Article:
|Publication number||US845777 A|
|Publication date||Mar 5, 1907|
|Filing date||Oct 27, 1906|
|Priority date||Oct 27, 1906|
|Publication number||US 845777 A, US 845777A, US-A-845777, US845777 A, US845777A|
|Original Assignee||Joseph Grossman|
|Export Citation||BiBTeX, EndNote, RefMan|
|Referenced by (16), Classifications (2)|
|External Links: USPTO, USPTO Assignment, Espacenet|
No. 845,777. PATENTED MAR. 5, 1907. J. GROSSMAN. MILK BOTTLE PROTECTOR.
APPLICATION FILED 0OT.27, 1906.
UNITED STATES PATENT OFFICE.
JOSEPH GROSSMAN, OF CHICAGO, ILLINOIS.
Specification of Letters Patent.
Patented March 5, 1907.
To all whom it may concern:
Be it known that I, JOSEPH GRQSSMAN, a citizen of the United States, residing at Chicago, in the county of Cook and State of Illinois, have invented a certain new and useful Improvement in Milk-Bottle Protectors, of which the following isa specification.
My invention relates to holders for milkbottles and other similar bottles; and the object of the invention is to provide means for protecting such bottles during transportation.
I obtain my objects in the manner illustrated in the accompanying drawings, in which- Figure 1 is a side elevation of a bottle constructed according to my invention. Fig. 2
is a fragmentary view, in vertical section, on line 2 2 of Fig. 1 and drawn to an increased scale, showing a preferred form of protector at the bottom of the bottle. Fig. 3 is similar to Fig. 2 and shows a modified form of the bottle-protector. Fig. 4' is a fragawntary vertical section taken on line 4 4 of Fig. 1, showing the protectorat the upper portion of the bottle.
Similar reference-numerals refer to similar parts throughout the several views.
It will be understood that in the transportation of milk-bottles, for which this invention is primarily adapted, although it may be employed for other bottles similarly used, there is a high percentage of breakage. Bottles, especially when filled, are of considerable weight, and in being delivered and collected, as milk-bottles usually are, there is much danger of the bottles contacting each other with sufficient shock to break them. This is especially true when the bottles are held in cases, as they frequently are, in milkwagons, for example. My idea is to provide bottles of this class with one or more protectors which will absorb the shock of impact and reduce to a minimum the breakage during transportation and ordinary handling. To this end I provide an annular groove 5 near the bottom of each bottle, and this groove may be V-shaped in cross-section, as shown, or may be U-shaped or of any other suitable cross-section. The protector 6 is composed of elastic'i'naterial, preferably rubber, containing a greater or less amount of foreign compositlon. The" foreign matter,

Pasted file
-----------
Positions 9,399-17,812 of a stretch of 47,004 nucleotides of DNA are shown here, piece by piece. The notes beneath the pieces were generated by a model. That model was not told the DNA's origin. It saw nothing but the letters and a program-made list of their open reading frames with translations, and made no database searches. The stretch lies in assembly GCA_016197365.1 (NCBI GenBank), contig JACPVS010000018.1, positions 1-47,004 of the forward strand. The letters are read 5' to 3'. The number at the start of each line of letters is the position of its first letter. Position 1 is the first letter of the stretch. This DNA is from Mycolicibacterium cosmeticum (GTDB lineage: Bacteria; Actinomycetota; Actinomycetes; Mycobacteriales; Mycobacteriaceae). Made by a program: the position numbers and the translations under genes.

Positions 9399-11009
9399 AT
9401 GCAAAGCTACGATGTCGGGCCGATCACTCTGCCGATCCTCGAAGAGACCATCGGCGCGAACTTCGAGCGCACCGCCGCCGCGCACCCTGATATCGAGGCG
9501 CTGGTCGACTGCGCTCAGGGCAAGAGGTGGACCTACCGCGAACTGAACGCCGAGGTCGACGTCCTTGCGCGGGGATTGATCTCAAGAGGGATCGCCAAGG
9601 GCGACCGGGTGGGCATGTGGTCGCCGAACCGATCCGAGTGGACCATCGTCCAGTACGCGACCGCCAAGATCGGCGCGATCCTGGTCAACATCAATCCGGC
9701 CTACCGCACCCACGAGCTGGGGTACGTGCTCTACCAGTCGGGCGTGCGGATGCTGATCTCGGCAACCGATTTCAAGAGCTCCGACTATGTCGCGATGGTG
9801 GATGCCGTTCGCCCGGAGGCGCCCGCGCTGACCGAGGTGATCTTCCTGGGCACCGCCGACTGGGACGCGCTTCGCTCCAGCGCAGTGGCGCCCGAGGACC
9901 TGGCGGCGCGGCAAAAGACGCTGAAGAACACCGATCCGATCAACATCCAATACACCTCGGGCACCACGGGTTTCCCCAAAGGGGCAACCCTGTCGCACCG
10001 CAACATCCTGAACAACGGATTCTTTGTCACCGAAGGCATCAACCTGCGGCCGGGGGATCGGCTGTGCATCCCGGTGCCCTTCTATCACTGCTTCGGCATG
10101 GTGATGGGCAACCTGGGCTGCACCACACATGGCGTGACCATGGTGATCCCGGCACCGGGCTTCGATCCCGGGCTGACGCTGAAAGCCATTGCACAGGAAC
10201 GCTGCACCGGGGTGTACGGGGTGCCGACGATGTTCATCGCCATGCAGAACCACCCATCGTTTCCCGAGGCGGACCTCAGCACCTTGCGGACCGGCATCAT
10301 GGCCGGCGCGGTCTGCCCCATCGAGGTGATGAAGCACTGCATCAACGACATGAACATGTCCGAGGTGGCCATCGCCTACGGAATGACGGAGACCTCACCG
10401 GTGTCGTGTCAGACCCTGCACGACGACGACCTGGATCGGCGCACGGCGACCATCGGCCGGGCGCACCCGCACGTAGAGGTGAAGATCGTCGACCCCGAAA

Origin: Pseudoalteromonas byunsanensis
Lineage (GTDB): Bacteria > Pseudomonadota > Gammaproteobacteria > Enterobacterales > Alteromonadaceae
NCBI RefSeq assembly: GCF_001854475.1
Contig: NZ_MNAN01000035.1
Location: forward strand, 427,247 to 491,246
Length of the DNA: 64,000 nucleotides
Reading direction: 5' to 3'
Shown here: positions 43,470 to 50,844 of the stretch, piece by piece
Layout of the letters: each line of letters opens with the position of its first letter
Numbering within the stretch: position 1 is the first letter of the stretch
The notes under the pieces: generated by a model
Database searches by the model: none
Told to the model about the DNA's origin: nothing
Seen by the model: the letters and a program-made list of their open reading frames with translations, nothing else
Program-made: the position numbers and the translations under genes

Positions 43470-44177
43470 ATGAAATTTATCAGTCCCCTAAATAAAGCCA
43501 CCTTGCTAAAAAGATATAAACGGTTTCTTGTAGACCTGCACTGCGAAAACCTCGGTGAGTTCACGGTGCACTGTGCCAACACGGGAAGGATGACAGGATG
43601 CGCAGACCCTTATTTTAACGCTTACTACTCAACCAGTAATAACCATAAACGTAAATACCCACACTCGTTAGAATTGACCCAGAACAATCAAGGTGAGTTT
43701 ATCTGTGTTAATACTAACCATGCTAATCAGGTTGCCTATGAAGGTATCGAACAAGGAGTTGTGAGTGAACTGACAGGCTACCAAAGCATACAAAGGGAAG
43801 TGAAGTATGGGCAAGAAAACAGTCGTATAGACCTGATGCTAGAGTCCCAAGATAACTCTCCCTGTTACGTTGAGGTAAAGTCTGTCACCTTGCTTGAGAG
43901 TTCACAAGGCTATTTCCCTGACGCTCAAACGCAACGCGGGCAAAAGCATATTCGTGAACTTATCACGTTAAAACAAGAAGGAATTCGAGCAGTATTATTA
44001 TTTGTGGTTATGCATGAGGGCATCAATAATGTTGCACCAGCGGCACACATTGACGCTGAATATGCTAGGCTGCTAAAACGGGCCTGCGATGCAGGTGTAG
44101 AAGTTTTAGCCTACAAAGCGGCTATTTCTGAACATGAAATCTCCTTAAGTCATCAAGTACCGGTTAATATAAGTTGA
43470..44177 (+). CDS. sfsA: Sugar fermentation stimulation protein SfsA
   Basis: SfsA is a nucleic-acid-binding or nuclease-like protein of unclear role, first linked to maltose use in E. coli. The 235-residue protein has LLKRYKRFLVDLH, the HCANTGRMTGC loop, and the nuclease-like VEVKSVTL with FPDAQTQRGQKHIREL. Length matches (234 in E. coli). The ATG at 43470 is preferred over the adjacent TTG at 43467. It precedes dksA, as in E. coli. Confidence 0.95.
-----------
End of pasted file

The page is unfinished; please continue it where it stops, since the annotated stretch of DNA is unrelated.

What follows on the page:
however, is not present in such quantities asto destroy the elasticity oft-he protector. Upon the inner surface of the protector is molded an annular ridge 7, adapted to fit within the groove 5, and thereby firmly retain the protector in position upon the bottle.
The protector may be made in different forms. tend partially beneath the bottle in close contact therewith, or it may have cylindrical sides 8, which extend below the bottom of the bottle, as shown in Fig. 3. In either case the protector will prevent other bottles I of similar shape from coming directly incontact with the glass and will also prevent it from resting directly upon any extraneous support. In other words, the protector in either form will protect the bottle from objects at the sides'and will also serve as a cushion or support.
It is desirable, but not necessary, to provide a protector near the upper portion of the bottle, as shown in Fig. 1. When anIupper protector 9 is employed, it is rov ded with an inwardly-projecting annu ar ridge 10, adapted to fit within the annular groove 11 in the bottle,
which groove is similar to groove 5 at the bottom of the bottle.
Bottles which best adapt themselves to sides are for a greater or less portion of their height practically cylindriea as shown in Fig. 1.
By providing a protector at the bottom and also at or near the top of the cylindrical portion of the bottle the latter is amply protected under all circumstances from breakage by reason of contact with exterior objects, whether such objects be other bottles or the sides of the boxes, bases, or other containers wherein the bottles are packed.
Although the precise composition of the rotectors is not essential, they. are preferably formed of material having enough elasticity to not only absorb the shock of impact, but to be able to be stretched to fit over the bottle and to be snapped into place with the projecting ridge fitting into the receiving-groove.
Having thus described my invention, what I claim as new, and desire to secure by Letters Patent, 1s-
groove therein, and a protector of resilient material having a projection on its inner surface adapted to fit into said groove for retaining the protector in position upon the bottle.
2. In combination, a bottle having an anthis form of protection are the ones whose 1. The eomblnation of a bottle having a For example, it may, as in Fig. 2, ex-
nular groove near the bottom thereof, an annular protector ofvresilient material adapted proximately cylindrical sides, and having annular grooves at points near the bottom and top of its cylindrical portion, and protectors of resilient material. said protectors having annular ridges on their inner surfaces for entering the grooves in the bottle, sub-- stantlally in the manner and for the purpose specified.
In witness whereof I have hereunto subscribed my name in the presence of two Witnesses.
MARTIN CONNOR, RANsoM E. WALKER.
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